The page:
If you'd like to read the entire text of “The White Seal,” it's available online here. (You should also read the story of the heroic mongoose here.) And I'm including below, even though I'm at risk of making this post even longer than usual, the notes that Whitacre includes in the sheet music about how he came to write the piece. I was very kindly granted permission by Whitacre's agent to reprint this material, so it seems a little nitpicky for me to point out that he has the name of the story wrong. But he's absolutely correct in his description of the story itself. And he's very funny and self-deprecating. So here goes:
About the Work:
In the spring of 2004 I was lucky enough to have my show Paradise Lost presented in the ASCAP Musical Theatre Workshop. The workshop is the brain child of legendary composer Stephen Schwartz (Wicked, Godspell), and his insights about the creative process were profoundly helpful. He became a great mentor and friend to the show and, I am honored to say, to me personally.
Soon after the workshop I received a call from a major film studio. Stephen had recommended me to them and they wanted to know if I might be interested in writing music for an animated feature. I was incredibly excited, said yes, and took the meeting.
The creative execs with whom I met explained that the studio heads had always wanted to make an epic adventure, a classic animated film based on Kipling's The Seal Lullaby. I have always loved animation (the early Disney films; Looney Tunes; everything Pixar makes) and I couldn't believe that I might get a chance to work in their grand tradition on such great material.
The Seal Lullaby is a beautiful story, classic Kipling, dark and rich and not at all condescending to kids. Best of all, Kipling begins his tale with the mother seal singing softly to her young pup. I was struck so deeply by those first beautiful words, and a simple, sweet Disney-esque song just came gushing out of me. I wrote it down as quickly as I could, had my wife record it while I accompanied her at the piano, and then dropped it off at the film studio.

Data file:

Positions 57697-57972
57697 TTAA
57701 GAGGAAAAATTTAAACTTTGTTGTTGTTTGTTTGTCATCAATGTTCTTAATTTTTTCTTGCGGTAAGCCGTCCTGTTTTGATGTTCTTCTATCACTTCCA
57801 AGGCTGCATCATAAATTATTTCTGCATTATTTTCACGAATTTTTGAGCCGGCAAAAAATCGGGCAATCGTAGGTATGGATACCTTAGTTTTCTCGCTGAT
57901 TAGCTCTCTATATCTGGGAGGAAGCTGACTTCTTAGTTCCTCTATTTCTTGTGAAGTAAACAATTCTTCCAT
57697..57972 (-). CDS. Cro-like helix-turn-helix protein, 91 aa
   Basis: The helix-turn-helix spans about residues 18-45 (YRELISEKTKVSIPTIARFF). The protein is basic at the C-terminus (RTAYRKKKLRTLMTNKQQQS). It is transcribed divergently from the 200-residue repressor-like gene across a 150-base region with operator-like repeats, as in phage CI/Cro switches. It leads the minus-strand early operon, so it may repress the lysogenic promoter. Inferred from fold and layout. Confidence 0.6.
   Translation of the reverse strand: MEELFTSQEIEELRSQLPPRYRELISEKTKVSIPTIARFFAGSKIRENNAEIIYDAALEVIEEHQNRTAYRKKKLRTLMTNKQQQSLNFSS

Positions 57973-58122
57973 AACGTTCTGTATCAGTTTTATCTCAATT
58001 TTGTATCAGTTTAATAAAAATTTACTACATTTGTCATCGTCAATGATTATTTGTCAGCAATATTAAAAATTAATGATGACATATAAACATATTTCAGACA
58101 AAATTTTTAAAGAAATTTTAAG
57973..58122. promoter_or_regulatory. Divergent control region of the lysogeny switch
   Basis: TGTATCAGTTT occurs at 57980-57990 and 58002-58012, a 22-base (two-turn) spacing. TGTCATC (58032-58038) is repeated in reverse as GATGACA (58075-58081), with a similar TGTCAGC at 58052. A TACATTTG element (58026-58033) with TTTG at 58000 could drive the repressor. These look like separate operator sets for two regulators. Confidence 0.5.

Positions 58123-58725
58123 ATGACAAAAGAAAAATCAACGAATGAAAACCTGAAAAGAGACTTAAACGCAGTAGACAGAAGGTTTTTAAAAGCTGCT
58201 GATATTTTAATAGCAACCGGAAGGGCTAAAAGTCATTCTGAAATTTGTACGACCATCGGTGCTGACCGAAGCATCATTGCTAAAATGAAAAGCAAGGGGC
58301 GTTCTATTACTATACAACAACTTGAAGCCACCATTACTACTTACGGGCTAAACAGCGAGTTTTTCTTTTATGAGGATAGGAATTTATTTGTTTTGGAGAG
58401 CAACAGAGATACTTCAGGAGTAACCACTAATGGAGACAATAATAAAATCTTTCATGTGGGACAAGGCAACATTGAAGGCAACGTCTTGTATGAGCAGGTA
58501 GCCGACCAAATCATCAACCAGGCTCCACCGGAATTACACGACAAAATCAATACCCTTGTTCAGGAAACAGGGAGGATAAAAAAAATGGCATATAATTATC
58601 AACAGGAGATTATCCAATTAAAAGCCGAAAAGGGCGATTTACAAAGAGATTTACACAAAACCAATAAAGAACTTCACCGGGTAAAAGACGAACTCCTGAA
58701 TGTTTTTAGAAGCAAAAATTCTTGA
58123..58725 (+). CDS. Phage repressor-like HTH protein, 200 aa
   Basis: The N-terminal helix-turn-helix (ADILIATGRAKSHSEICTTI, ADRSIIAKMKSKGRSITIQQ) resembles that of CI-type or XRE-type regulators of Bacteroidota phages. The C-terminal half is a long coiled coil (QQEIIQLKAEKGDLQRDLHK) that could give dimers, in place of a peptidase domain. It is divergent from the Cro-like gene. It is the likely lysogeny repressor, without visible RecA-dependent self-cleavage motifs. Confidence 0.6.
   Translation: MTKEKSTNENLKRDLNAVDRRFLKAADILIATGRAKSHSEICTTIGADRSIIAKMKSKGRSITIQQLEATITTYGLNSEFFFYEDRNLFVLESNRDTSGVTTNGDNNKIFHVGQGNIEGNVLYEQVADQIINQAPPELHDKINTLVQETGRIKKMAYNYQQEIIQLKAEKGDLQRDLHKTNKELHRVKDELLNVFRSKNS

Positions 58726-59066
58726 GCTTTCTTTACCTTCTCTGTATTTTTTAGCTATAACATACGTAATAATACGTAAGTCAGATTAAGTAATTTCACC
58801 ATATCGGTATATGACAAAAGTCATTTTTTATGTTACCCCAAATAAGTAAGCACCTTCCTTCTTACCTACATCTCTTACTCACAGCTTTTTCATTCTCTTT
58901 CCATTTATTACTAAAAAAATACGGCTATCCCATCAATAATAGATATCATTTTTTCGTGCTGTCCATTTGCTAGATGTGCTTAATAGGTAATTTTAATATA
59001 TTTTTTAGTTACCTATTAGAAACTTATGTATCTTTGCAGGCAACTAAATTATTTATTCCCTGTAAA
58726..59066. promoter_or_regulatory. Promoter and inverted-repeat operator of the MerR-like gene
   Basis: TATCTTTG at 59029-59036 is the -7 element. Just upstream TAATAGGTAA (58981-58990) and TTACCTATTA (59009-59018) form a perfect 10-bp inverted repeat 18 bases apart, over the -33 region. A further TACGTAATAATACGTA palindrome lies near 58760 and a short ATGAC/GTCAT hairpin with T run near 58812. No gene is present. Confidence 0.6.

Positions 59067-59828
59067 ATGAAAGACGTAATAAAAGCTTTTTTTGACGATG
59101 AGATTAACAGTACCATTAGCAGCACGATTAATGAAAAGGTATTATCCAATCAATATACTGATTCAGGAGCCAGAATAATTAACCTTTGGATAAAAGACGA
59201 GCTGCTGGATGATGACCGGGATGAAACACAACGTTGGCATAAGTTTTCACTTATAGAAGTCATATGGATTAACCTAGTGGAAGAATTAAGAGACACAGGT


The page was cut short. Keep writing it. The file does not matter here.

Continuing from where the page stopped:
I didn't hear anything from them for weeks and weeks, and I began to despair. Did they hate it? Was it too melodically complex? Did they even listen to it? Finally, I called them, begging to know the reason that they had rejected my tender little song. “Oh,” said the exec, “we decided to make Kung Fu Panda instead.”
So I didn't do anything with it, just sang it to my baby son every night to get him to go to sleep. (Success rate: less than 50%.) And a few years later the Towne Singers graciously commissioned this arrangement of it. I'm grateful to them for giving it a new life. And I'm especially grateful to Stephen Schwartz, to whom the piece is dedicated. His friendship and invaluable tutelage has meant more to me than I could ever tell him.